Primary intestinal lymphangiectasia is a digestive disorder in which the lymph vessels providing the lining of the small intestine are enlarged. The symptoms and signs consist of swelling of the legs and abdominal pain, loss of lymphatic liquid into the intestinal system, protein-losing enteropathy, inadequate albumin in the blood, minimized levels of antibodies, and immunodeficiency. There is no cure for primary intestinal lymphangiectasia. Periodic intravenous mixture of a protein called albumin might be valuable in dealing with swelling of the lower arm or legs and/or accumulation of excess physical fluids. Surgical treatment is usually not needed unless the disease is limited to one area of the intestinal tract. Typically, the earlier the start of primary intestinal lymphangiectasia, the more severe the disease. Still, babies with this disease can endured into adulthood. Because the severity of symptoms in infants can differ, the infants doctor are best able to provide specific info regarding a child's prognosis.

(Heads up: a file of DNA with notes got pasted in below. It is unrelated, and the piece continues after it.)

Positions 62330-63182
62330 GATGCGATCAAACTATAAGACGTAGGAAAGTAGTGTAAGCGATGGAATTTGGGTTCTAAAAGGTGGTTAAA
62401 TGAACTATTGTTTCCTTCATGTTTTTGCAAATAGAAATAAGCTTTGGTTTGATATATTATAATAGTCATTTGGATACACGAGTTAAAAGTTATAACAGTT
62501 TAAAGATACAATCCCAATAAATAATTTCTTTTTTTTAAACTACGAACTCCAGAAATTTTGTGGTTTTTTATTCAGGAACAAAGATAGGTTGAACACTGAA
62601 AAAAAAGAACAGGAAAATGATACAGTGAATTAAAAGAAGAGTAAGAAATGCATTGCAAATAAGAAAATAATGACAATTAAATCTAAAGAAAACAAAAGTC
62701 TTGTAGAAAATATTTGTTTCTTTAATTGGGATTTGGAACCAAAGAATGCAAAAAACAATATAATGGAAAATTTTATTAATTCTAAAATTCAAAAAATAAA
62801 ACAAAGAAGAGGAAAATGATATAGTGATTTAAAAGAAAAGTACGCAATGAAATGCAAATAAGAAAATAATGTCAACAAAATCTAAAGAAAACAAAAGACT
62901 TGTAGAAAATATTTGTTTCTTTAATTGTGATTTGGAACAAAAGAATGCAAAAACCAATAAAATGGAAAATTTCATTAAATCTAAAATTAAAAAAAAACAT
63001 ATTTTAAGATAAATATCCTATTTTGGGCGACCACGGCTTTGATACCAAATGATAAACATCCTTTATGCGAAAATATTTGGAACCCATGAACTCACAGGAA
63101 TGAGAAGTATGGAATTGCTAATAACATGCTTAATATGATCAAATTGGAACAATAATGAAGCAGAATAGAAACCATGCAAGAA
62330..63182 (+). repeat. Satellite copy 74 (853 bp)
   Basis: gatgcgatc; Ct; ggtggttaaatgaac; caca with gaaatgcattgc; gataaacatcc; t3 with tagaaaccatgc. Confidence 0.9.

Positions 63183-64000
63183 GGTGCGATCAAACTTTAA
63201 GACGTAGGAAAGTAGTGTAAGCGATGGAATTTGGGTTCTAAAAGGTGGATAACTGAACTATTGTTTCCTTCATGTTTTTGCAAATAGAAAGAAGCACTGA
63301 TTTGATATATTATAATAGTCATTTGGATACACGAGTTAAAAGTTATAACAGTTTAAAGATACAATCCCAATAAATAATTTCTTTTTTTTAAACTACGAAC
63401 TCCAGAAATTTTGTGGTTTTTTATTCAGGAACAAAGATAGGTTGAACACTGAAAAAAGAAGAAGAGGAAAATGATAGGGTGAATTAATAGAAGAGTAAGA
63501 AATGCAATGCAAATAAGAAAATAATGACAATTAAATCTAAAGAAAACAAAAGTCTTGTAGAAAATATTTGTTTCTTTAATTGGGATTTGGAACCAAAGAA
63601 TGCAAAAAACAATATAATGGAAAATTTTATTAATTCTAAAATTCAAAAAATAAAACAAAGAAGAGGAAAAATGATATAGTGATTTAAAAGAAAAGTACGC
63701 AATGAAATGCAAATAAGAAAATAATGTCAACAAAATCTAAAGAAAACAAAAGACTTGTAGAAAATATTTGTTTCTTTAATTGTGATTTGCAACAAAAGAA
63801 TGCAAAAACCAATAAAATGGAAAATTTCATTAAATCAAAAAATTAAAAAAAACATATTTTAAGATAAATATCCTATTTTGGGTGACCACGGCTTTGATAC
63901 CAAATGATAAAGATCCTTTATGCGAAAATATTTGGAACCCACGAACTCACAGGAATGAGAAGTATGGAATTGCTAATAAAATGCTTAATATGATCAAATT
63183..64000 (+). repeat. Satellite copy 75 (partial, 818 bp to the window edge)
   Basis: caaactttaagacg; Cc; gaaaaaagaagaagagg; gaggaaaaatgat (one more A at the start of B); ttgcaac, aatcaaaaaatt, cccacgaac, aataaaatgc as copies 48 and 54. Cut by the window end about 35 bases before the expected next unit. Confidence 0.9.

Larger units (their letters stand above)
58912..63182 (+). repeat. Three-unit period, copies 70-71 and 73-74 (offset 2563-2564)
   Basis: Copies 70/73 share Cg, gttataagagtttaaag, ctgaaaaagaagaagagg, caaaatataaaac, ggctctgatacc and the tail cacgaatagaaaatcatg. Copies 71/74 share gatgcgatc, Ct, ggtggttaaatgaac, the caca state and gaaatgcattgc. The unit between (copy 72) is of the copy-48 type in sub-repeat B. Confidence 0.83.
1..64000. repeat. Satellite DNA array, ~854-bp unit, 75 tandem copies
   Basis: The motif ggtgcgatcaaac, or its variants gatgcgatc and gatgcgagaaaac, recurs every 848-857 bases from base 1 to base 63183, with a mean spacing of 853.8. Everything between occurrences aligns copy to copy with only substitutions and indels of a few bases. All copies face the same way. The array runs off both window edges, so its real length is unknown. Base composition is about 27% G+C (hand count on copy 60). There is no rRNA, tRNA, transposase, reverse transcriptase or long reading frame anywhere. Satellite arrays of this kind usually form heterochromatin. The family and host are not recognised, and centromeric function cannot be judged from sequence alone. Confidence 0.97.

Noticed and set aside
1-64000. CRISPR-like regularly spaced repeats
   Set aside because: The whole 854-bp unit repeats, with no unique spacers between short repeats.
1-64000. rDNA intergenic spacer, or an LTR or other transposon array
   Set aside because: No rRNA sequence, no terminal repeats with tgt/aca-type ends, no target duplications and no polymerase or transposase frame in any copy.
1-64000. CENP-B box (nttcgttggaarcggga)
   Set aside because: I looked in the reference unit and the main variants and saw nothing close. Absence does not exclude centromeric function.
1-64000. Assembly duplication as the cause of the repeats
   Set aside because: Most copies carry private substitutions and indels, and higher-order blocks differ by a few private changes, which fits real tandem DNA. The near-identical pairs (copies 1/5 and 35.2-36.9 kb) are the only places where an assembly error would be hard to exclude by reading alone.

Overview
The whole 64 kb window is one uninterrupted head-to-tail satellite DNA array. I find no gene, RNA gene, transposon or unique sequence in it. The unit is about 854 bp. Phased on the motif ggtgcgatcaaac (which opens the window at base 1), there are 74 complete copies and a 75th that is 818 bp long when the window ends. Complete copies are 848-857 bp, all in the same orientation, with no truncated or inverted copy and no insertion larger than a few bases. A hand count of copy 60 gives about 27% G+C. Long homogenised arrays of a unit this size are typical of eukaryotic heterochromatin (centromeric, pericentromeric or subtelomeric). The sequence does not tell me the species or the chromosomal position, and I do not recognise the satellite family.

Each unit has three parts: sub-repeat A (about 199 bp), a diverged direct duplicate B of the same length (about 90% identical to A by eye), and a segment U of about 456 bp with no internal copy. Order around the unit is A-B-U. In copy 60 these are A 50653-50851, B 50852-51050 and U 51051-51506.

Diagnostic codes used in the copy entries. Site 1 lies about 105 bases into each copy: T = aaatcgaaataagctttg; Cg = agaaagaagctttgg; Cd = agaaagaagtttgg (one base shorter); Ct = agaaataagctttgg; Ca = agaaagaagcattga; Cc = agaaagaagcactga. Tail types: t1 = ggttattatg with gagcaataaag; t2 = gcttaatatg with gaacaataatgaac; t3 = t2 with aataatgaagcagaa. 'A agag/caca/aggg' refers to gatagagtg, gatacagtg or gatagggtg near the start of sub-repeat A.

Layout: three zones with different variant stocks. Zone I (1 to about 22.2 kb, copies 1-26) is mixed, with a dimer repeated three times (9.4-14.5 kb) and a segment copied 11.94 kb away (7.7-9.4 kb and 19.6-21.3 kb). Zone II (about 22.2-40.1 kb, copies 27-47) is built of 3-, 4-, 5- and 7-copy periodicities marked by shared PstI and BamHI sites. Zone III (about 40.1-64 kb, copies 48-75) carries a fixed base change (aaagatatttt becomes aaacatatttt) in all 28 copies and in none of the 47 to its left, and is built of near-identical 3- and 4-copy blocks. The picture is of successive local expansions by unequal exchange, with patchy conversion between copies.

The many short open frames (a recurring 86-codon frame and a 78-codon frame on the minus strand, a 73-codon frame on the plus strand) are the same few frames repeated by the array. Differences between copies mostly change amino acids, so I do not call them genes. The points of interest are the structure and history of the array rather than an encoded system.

* Please keep in mind that all text is summarized by machine, we do not bear any responsibility, and you should always check original source before taking any actions
** If you believe that content on the Plex is summarised improperly, please, contact us, and we will get rid of it quickly; please, send an email with a brief explanation.